Opinion: NJ’s High School Diplomas – Worth the Paper They’re Printed On?

Laura Waters | March 5, 2018 | Opinion
As state high-school graduation rates continue to climb, we need to assess if we're doing our grads a grave disservice

Laura Waters
Last month, New Jersey’s new acting Commissioner of Education Lamont Repollet described the state’s sixth year in a row of increased high school graduation rates – now 90.5 percent – as “exciting,” because it “demonstrates we are on a path toward closing our achievement gaps and achieving excellent and equitable educational opportunities for our children.”

Mr. Repollet is both right and wrong.

New Jersey is on the right track, largely due to what our schools are teaching and how they’re testing students, changes implemented by (hold the rotten tomatoes, please) the Christie administration’s Department of Education. Indeed, the percentage of children who master grade-level content is increasing each year as measured by PARCC tests, (which are highly rated by educators for quality, accessibility, and accuracy). In just the past two years, we’ve seen a 7.3 percent increase in Language Arts proficiency and a 4.9 increase in math proficiency. And our honesty gap – how easily parents can ascertain accurate information about school quality – is no longer the gaping abyss it once was, due to new school performance reports and heroic efforts by our DOE to insert teeth into the gummy federal education law called ESSA.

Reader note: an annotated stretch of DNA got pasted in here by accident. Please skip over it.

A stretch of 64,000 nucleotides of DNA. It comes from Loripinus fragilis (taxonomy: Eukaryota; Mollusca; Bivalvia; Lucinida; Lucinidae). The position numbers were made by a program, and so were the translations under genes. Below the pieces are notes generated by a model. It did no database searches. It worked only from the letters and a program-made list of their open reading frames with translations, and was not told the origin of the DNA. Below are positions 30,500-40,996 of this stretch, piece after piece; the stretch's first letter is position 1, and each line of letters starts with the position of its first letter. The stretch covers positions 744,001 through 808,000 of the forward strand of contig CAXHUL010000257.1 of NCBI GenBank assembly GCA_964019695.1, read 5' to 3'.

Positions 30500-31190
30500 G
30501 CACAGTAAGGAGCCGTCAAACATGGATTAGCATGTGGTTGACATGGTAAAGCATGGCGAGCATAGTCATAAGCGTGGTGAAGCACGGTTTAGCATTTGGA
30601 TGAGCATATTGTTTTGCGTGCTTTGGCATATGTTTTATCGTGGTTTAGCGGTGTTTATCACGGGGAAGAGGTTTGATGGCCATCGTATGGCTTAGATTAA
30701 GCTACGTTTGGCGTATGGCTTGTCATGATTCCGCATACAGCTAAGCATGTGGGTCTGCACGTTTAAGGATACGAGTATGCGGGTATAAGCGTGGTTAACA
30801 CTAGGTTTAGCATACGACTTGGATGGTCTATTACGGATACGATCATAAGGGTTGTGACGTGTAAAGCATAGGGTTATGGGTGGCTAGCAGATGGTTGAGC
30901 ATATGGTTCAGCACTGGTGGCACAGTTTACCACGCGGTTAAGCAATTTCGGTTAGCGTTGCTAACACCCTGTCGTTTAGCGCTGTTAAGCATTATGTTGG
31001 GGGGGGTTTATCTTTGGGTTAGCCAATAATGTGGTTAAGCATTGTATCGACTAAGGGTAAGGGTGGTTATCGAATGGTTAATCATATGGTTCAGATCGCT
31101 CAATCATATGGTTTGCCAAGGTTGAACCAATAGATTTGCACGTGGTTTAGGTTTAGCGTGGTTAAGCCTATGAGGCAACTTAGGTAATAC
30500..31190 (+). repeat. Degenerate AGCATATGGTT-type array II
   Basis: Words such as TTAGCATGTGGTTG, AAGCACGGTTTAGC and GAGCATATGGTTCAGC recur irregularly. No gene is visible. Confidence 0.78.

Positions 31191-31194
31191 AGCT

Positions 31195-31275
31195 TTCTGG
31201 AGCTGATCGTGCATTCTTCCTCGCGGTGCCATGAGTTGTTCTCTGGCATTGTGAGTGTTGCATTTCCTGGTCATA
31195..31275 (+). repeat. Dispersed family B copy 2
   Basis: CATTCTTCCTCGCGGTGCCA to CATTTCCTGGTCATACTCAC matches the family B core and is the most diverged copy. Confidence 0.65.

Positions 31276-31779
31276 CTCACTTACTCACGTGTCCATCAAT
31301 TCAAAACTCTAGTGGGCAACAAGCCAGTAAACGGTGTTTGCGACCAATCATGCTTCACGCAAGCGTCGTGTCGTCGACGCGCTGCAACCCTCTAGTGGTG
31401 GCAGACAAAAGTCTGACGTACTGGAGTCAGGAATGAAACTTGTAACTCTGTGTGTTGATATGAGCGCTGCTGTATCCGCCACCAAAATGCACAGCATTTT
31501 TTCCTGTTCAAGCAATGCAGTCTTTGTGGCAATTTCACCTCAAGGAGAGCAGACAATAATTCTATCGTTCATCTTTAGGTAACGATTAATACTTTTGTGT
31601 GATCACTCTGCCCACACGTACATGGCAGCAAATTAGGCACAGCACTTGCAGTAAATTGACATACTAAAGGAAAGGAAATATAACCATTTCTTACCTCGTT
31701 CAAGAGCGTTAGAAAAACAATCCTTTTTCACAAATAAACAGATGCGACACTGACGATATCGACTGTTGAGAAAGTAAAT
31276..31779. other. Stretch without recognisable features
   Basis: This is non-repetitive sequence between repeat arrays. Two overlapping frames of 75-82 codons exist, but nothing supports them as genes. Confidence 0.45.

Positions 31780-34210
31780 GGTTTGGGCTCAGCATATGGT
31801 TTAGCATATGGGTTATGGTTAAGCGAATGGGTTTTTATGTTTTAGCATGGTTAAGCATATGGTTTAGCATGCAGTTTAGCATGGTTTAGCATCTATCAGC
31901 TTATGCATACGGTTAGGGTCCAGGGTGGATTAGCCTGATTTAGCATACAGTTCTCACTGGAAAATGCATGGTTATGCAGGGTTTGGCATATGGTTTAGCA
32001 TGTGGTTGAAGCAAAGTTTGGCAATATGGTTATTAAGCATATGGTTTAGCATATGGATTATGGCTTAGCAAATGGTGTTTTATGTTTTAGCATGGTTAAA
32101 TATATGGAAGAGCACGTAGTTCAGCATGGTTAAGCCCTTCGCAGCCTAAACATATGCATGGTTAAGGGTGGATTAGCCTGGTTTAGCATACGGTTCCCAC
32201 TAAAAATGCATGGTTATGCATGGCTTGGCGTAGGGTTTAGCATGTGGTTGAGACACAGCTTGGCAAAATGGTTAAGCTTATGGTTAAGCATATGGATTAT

However, gauging the reliability of our educational compass by tracking high school graduation rates is a fool’s errand. With all due respect to commissioner Repollet, this particular metric demonstrates little about academic excellence, equity, and achievement gaps. The question – one that has dogged NJ for decades – is whether we should continue our tradition of circumventing accountability by awarding diplomas to students who haven’t mastered the content necessary to go to college or pursue a career.

Gaming the requirements

New Jersey has a long history of gaming diploma requirements. A recent example is the “Special Review Assessment” or SRA. Originally, this “alternative pathway” to a diploma was intended for special-education students and English Language Learners. Over time it metamorphosed into a separate graduation system for students who had been poorly served by their districts and, thus, failed the basic-skills High School Proficiency Assessment (our pre-PARCC test) three times. These students then would sit one-on-one with a teacher who would coach them on content and give them a quiz. Wrong answer? Try again. And again. The SRA was impossible to fail.

Given our ZIP-code-based district boundaries (Connor Williams notes policies that “allow the wealthy to purchase segregated, privileged schools through the real estate market”), SRA students were primarily black, hispanic, and low income. In 2009, 53 percent of Camden High School students received diplomas through these sham tests. Four years earlier, then-Commissioner of Education William Librera concluded that the test “raises disturbing questions and conclusions about the ability of a large portion of our students to learn and to master important content … The SRA hurts the very students we seek to help, and it must be replaced.”

Meaningless diplomas